Tuesday, May 24, 2011

A Guided Tour of Vs.: Rearview Mirror


(A Guided Tour: Vs.)
After the uncertain, flailing anger or brooding bitterness of the first seven songs, Rearview Mirror marks the first real moment of revelation on Vs. It is not quite sure what to make of this new perspective, this restoration of sight –we know what the subject sees behind himself, but not what’s in front of him. He sees who he was, not who he might become. That will come later, in the final three songs on the record. Rearview Mirror documents the moment of release, not the aftermath. It is an experience of pure, unencumbered emancipation, and its power is found in the breathless appreciation of that moment.

The power of the song is amplified because it feels earned. The best songs will (usually) not just document the moment of liberation. They will also chronicle the journey (Alive and Given to Fly also do this particularly well). The music tells much of the story. There is a stubborn grittiness to the main riff that also manages to feel quite fluid and convey a sense of movement, a promise of freedom. The rest of the surrounding music burdens the riff in an unobtrusive way, adding drama to the song without calling attention to it. Prior to the bridge the song keeps getting heavier. Experience piles on experience. Life piles on life. Some moments are more traumatic than others. There is more drama in the crashing accents of the chorus than the fuzzy guitar that mirrors the main riff in the first verse, but in either case the music presses down. In the second verse the track the riff is running is strewn with the obstacles the music keeps placing in front of and underneath it but the subject plows on, unbowed, defiant, refusing to give in.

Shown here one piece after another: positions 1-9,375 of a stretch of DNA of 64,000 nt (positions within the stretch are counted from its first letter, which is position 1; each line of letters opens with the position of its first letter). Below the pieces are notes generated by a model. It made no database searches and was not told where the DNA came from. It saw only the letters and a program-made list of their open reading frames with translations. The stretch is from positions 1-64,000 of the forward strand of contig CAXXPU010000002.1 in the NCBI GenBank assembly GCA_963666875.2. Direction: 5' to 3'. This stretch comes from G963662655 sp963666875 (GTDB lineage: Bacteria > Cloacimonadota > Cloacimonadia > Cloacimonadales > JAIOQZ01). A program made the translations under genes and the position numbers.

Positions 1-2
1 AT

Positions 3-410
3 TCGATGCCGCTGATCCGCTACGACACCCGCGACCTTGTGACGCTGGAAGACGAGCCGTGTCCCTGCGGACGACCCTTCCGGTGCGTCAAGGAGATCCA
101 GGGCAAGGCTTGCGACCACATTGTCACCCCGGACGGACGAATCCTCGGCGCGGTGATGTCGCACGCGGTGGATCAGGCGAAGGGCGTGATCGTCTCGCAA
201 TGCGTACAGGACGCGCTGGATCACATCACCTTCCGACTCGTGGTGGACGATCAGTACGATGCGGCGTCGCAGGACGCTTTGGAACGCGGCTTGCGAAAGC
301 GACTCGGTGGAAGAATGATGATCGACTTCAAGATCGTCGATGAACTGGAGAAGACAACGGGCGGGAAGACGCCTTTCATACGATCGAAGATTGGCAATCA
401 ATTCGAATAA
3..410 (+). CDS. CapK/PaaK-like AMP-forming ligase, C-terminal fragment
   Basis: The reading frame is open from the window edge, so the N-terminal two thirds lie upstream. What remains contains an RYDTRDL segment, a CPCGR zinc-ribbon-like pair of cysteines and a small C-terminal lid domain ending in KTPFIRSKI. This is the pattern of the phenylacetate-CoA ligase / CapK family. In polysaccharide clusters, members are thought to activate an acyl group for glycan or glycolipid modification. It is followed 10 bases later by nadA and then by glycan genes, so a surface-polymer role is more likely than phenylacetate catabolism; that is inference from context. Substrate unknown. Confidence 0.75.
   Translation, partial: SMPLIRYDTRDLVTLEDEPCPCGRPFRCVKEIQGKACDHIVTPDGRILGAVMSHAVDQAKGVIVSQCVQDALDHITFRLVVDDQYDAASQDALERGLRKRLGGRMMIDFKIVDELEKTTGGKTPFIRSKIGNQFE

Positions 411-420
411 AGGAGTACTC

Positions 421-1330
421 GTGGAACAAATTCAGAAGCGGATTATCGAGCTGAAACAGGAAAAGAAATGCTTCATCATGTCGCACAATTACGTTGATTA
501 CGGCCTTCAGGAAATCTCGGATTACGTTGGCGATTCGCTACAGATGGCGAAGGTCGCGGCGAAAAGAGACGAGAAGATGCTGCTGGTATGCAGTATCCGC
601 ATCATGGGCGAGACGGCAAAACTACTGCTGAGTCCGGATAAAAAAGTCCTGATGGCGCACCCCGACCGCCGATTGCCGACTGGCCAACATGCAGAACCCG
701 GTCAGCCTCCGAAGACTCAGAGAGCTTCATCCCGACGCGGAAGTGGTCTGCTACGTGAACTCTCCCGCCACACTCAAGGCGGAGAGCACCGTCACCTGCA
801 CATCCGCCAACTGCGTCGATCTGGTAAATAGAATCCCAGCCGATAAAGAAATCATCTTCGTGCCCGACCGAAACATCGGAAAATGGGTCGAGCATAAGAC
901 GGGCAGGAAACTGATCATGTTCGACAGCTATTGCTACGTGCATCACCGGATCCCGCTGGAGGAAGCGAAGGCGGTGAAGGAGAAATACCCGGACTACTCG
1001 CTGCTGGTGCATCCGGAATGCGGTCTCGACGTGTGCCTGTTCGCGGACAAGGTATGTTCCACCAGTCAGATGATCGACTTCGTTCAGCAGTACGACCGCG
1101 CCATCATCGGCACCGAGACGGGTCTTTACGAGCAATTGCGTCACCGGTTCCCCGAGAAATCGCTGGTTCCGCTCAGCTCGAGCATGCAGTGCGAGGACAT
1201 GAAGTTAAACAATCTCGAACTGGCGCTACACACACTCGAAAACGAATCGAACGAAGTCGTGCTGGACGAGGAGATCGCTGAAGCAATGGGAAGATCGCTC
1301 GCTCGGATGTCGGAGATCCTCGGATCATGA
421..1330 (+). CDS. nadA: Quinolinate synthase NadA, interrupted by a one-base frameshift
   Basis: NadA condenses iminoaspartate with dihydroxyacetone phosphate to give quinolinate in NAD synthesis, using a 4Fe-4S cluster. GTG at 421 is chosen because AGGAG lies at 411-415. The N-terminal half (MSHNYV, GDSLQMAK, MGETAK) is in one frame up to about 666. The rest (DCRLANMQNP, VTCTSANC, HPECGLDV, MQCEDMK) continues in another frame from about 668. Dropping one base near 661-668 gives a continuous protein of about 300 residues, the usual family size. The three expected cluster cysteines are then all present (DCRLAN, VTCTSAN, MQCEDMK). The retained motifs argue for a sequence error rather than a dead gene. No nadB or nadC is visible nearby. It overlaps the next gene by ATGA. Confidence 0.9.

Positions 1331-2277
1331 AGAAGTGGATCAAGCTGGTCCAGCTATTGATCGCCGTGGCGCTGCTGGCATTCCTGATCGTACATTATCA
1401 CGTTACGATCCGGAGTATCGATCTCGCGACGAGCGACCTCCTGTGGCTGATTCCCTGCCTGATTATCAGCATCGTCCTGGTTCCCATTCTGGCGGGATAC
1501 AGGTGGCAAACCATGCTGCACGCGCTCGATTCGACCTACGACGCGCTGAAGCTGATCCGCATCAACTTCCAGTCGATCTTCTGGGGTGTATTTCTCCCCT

The determination is rewarded in the musical breakthrough in the bridge. For seems to largely be a bunch of held notes and feedback the music takes on an ethereal, dreamlike quality. The burdens recede and fade. There is space to breath, to reflect. The past finally becomes past, rather than present. And the song takes a deep breath and starts to run again (jeff’s bass tells an important part of this story), but this time it breaks through. Rather than weigh the song down, the music is a long, exultant scream of triumph. There is anger here, and hate, a vanquishing of enemies as much as a personal victory. It is a complicated finale, one that doesn’t quite leave the trenches, one that reminds the listener that the journey isn’t quite over. But the end at least begins.

The music perfectly mirrors the story Eddie is telling. In fact, one of the things that really struck me sitting down to write this was how unnecessary Eddie is, and RVM has one of the strongest set of lyrics and vocal performances in the catalog. The song’s power comes in part from the fact that we get told the same story in a few different ways—intellectually through the words and elementally through the music (and vocals).

Eddie’s voice is grim and weathered, but there is a powerful inexorable quality to it—the sound of someone beaten down but not beaten. He practically sighs the last word in each lyric in the verse (and the end of the chorus), but it’s the sigh of someone who is prepared to fight, and keep fighting, even if it is forever, punctuated by moments of rising urgency. Above all else, Eddie invests the song with a sense of potential, planting seeds that ripen during the song’s second act, the two minute climax, a mixture of relief, joy, and a harsh territoriality, a willingness to fight for the newfound liberation.